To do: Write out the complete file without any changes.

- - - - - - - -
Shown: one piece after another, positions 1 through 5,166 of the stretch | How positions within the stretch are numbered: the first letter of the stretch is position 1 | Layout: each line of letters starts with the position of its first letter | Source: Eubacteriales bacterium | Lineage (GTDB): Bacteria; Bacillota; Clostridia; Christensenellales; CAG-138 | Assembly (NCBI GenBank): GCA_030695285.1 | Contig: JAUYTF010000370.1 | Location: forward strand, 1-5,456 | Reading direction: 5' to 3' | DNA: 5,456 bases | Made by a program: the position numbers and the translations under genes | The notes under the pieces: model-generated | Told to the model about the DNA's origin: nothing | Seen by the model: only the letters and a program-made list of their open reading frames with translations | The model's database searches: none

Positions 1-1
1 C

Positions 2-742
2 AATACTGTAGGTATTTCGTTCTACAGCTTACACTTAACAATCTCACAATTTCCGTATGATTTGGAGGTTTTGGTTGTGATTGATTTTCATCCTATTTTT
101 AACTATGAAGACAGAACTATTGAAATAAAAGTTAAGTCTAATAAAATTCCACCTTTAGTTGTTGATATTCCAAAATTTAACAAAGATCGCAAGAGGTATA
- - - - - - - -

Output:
Shown: one piece after another, positions 1 through 5,166 of the stretch | How positions within the stretch are numbered: the first letter of the stretch is position 1 | Layout: each line of letters starts with the position of its first letter | Source: Eubacteriales bacterium | Lineage (GTDB): Bacteria; Bacillota; Clostridia; Christensenellales; CAG-138 | Assembly (NCBI GenBank): GCA_030695285.1 | Contig: JAUYTF010000370.1 | Location: forward strand, 1-5,456 | Reading direction: 5' to 3' | DNA: 5,456 bases | Made by a program: the position numbers and the translations under genes | The notes under the pieces: model-generated | Told to the model about the DNA's origin: nothing | Seen by the model: only the letters and a program-made list of their open reading frames with translations | The model's database searches: none

Positions 1-1
1 C

Positions 2-742
2 AATACTGTAGGTATTTCGTTCTACAGCTTACACTTAACAATCTCACAATTTCCGTATGATTTGGAGGTTTTGGTTGTGATTGATTTTCATCCTATTTTT
101 AACTATGAAGACAGAACTATTGAAATAAAAGTTAAGTCTAATAAAATTCCACCTTTAGTTGTTGATATTCCAAAATTTAACAAAGATCGCAAGAGGTATA